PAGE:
Holidailies 2009

Postings during the 30 days of Holidailies 2009 (www.holidailies.org).

Phone Apps as the Badge of FAIL

I'll give you an easy out: you can write off this rant as a case of iPhone envy. You can do that, but you'll be wrong.

Phone apps are, for the most part, a bad idea. Once upon a time, a long time ago, online services lived in little walled gardens, with names such as Compuserve and AOL. Then it was discovered that open, common standards, namely the Internet and the Web, were far superior. The walls crumbled and openness prevailed.

Phone apps are an attempt to recreate the walled garden. That's bad and wrong. When developing for a phone, a platform specific app should be the last choice. The first choice should be a standard web application, optimized for mobile use (which means smaller screen and limited input capability).

There are four reasons to develop a phone app instead of a mobile web app. Two of them are good. Two of them are bad -- but are the predominant reason why phone apps proliferate.

Proposed Changes to Texting Ordinance a Disappointment

In October, the Austin City Council considered a new ordinance to ban texting while driving. Numerous concerns were raised. The ordinance passed, but enactment was delayed until January 1, 2010. That was to allow for public education, and to review the concerns raised.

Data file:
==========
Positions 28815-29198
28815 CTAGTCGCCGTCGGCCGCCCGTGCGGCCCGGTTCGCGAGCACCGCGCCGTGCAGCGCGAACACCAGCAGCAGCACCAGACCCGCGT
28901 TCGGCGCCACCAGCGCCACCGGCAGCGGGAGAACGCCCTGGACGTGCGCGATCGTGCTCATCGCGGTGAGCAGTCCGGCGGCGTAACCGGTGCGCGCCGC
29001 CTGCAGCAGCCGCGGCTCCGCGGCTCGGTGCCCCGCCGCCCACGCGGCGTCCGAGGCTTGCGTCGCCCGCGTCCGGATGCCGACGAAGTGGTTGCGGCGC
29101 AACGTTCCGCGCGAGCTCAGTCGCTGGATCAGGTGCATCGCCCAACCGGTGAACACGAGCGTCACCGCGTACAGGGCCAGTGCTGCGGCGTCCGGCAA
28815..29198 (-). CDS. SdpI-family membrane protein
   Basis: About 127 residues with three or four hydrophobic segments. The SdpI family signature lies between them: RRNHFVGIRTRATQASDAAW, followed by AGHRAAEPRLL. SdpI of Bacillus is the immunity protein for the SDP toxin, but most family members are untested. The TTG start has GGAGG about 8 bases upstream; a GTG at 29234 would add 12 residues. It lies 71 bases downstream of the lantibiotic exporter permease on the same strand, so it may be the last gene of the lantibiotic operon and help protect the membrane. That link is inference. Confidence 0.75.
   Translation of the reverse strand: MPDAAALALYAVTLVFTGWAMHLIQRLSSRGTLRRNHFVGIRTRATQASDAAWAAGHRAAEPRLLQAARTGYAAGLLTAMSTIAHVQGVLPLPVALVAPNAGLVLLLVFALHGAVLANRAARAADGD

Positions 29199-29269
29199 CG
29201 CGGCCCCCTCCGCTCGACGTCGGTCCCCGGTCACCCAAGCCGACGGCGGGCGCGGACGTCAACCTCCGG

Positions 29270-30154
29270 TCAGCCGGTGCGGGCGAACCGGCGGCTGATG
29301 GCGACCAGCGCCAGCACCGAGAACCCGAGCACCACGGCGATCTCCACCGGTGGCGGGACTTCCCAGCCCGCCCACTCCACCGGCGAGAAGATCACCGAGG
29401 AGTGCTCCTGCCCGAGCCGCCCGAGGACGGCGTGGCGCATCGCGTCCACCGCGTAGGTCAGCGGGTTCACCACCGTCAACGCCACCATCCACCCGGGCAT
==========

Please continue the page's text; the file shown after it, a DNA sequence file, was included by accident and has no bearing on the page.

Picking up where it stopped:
Discussion since then has focused on two primary problems with the ordinance.

First, the ordinance is vague and confusing. It isn't entirely clear what is prohibited and what is permitted. For instance, if you sync a note to your iPhone and glance at it later while driving, would that be a violation or not? It's hard to say.

Much of the confusion is based in the atrocious – borderline nonsensical – definition of an "electronic message" (§ 12-1-1) that was adopted:

I Heart IMAP

I am finally ready to leave the email technology of the 80s and embrace the technology of the 90s.

I was, many years ago, a prolific contributor to the Elm mail project. Elm was groundbreaking in that it was one of the first, user-friendly, "screen oriented" email programs. Although it was text based, you could arrow around the screen to read your mailbox and page through messages.

Elm spawned two main successors, the Pine mail program (which tried to dumb down Elm) and the Mutt mail program (which tried to smarten it up). I have, until recently, been using Mutt.

(Interestingly, the Mutt email program appeared because Michael Elkins offered changes to Elm that were not accepted. It's not that the changes were bad. The problem is that they needed memory, and that would have prevented Elm from working on small memory machines. That was a big deal in those pre-virtual-memory days, but probably sealed the deal for Elm's doomed future.)

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